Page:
Obama Nominates Loretta Lynch For Attorney General

Journal Staff Report | 11/9/2014, 6 a.m.
President Barack Obama announced on Saturday that he would nominate U.S. Attorney Loretta Lynch as his choice to be the ...
President Barack Obama announces his nominee for Attorney General, Loretta E. Lynch, to succeed Eric Holder, in the Roosevelt Room of the White House, Saturday, Nov. 8, 2014. Official White House Photo by Pete Souza

President Barack Obama announced on Saturday that he would nominate U.S. Attorney Loretta Lynch as his choice to be the next attorney general. If confirmed, Lynch would be the first black woman to lead the Justice Department.


President Obama nominates Loretta Lynch for Attorney General

Obama said Lynch has a fierce commitment to equal justice and a solid record as a tough, fair federal prosecutor.

Obama said at a White House ceremony Saturday that it’s “pretty hard to be more qualified” for the job of attorney general than Lynch. Outgoing Attorney General Eric Holder was also at Saturday’s announcement. Holder, the first black head of the Justice Department, has announced plans to retire.

“She has spent years in the trenches as a prosecutor, aggressively fighting terrorism, financial fraud, cybercrime — all while vigorously defending civil rights,” the president said.

“Loretta might be the only lawyer in America who battles mobsters and drug lords and terrorists, and still has a reputation for being a charming people person,” Mr. Obama said.

Lynch, 55, is the U.S. attorney for Eastern New York, which covers Brooklyn, Queens, Staten Island and Long Island, a position she also held under President Bill Clinton.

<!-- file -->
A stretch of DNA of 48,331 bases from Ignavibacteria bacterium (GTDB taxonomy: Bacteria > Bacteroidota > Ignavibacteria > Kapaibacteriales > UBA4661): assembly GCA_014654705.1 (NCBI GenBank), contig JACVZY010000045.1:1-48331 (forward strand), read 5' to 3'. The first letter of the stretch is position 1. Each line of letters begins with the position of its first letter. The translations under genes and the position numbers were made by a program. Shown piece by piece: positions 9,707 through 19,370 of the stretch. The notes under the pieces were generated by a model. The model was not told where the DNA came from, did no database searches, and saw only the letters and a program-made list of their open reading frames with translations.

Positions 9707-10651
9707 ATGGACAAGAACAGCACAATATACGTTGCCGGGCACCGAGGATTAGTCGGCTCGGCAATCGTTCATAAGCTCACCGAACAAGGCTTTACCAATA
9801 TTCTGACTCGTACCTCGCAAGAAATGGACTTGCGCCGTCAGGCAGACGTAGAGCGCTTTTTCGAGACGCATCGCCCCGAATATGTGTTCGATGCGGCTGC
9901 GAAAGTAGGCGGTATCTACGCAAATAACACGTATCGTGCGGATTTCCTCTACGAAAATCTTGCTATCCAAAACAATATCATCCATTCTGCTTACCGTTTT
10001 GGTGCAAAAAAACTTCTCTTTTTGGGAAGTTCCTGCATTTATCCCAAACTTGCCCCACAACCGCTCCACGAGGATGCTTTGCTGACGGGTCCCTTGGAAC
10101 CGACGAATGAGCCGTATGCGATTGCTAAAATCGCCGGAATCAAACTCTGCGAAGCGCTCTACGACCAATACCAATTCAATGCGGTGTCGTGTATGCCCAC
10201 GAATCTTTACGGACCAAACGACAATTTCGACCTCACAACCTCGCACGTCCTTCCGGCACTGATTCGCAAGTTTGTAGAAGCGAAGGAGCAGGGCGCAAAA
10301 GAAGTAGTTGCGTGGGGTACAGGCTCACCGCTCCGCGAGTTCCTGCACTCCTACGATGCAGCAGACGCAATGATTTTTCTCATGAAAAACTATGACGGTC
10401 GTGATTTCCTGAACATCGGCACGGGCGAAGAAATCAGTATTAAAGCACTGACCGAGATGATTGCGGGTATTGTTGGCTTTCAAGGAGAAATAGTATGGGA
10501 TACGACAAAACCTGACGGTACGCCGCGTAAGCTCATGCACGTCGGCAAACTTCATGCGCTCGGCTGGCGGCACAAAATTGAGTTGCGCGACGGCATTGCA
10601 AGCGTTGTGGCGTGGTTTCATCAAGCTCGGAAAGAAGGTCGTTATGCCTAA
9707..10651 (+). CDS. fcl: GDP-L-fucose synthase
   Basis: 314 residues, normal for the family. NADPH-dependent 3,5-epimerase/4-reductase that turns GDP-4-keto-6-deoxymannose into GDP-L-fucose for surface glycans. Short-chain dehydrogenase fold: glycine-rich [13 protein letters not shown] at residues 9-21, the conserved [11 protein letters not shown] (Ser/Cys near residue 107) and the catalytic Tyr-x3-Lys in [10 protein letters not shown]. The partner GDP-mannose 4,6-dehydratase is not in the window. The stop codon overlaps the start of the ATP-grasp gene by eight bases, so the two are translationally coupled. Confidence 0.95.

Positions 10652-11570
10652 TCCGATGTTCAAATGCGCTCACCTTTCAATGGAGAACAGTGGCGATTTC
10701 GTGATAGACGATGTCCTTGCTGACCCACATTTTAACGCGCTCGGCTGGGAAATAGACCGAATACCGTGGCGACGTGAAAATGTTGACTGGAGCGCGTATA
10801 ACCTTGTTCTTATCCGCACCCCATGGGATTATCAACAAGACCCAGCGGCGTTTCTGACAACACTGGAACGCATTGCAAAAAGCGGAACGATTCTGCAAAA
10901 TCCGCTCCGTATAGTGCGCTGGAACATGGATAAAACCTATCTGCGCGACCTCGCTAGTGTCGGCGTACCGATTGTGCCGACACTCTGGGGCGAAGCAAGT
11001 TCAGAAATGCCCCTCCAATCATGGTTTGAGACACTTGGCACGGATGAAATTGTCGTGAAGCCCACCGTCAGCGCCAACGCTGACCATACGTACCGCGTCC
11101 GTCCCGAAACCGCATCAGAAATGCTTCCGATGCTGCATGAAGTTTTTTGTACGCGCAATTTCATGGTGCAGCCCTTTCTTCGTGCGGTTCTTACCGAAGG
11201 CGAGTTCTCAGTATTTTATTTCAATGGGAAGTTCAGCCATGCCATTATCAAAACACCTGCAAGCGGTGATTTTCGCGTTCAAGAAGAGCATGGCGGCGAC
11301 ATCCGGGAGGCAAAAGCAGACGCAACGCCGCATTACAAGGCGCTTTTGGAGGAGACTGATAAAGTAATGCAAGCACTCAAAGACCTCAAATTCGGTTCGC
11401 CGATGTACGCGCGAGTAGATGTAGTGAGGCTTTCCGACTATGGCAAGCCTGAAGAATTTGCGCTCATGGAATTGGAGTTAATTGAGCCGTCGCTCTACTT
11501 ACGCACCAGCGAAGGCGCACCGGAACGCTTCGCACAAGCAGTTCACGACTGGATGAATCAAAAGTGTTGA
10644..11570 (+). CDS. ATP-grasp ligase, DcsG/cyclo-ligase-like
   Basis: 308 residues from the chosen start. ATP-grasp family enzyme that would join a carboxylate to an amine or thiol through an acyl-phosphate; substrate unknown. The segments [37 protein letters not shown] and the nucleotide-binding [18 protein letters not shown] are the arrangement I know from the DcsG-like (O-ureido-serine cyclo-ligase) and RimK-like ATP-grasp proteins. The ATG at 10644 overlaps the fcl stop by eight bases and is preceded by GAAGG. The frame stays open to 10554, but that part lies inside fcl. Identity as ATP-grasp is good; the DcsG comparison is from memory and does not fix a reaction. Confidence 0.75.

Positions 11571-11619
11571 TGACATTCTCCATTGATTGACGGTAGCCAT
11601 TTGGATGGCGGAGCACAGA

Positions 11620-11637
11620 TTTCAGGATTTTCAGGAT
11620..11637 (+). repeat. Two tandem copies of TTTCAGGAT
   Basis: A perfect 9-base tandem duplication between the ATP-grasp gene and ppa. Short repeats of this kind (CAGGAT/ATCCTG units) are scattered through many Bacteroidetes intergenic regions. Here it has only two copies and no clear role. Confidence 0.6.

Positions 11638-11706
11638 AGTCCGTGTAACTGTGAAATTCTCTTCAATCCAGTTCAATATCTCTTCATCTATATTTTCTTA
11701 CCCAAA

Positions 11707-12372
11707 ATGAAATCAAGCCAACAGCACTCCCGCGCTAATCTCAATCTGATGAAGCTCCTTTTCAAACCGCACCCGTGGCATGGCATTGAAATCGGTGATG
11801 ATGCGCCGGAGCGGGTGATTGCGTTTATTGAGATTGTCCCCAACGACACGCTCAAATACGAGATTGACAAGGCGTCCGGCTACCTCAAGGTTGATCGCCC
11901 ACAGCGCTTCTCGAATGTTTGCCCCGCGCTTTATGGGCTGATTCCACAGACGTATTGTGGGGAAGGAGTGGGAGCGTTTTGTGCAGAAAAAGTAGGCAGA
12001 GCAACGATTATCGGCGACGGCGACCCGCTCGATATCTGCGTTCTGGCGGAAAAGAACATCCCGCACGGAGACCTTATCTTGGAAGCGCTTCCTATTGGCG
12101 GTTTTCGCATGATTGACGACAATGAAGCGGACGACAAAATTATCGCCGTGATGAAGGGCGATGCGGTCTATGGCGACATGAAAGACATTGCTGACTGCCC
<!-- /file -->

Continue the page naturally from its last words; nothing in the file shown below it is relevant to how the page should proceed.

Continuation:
Loretta E. Lynch

Born in Greensboro, N.C., Lynch earned undergraduate and law degrees from Harvard University. She first rose to prominence for her work prosecuting members of the New York City Police Department for the 1997 case in which a Haitian immigrant, Abner Louima, was beaten and sexually assaulted with a broom handle. The case became a national symbol of police brutality and was fraught with racial sensitivities, as it involved white police officers accused of assaulting a black man.

On Saturday, Mr. Obama called the case “one of her proudest achievements.” He also portrayed Ms. Lynch as apolitical, noting that she had brought charges against public officials “in both parties,” and had twice won unanimous Senate confirmation.

She's overseen bank fraud and other public corruption cases. She also charged reputed mobster Vincent Asaro and his associates for the 36-year-old heist of $6 million in cash and jewelry from a Lufthansa Airlines vault at Kennedy Airport, dramatized in the blockbuster movie "Goodfellas."

Republicans are promising tough scrutiny after years of battles with the long-serving Holder. He is close to Lynch and appointed her as chair of a committee that advises him on policy. Since Lynch is unfamiliar to many on Capitol Hill, senators will have to quickly get up to speed on her record.

The Associated Press contributed to this story.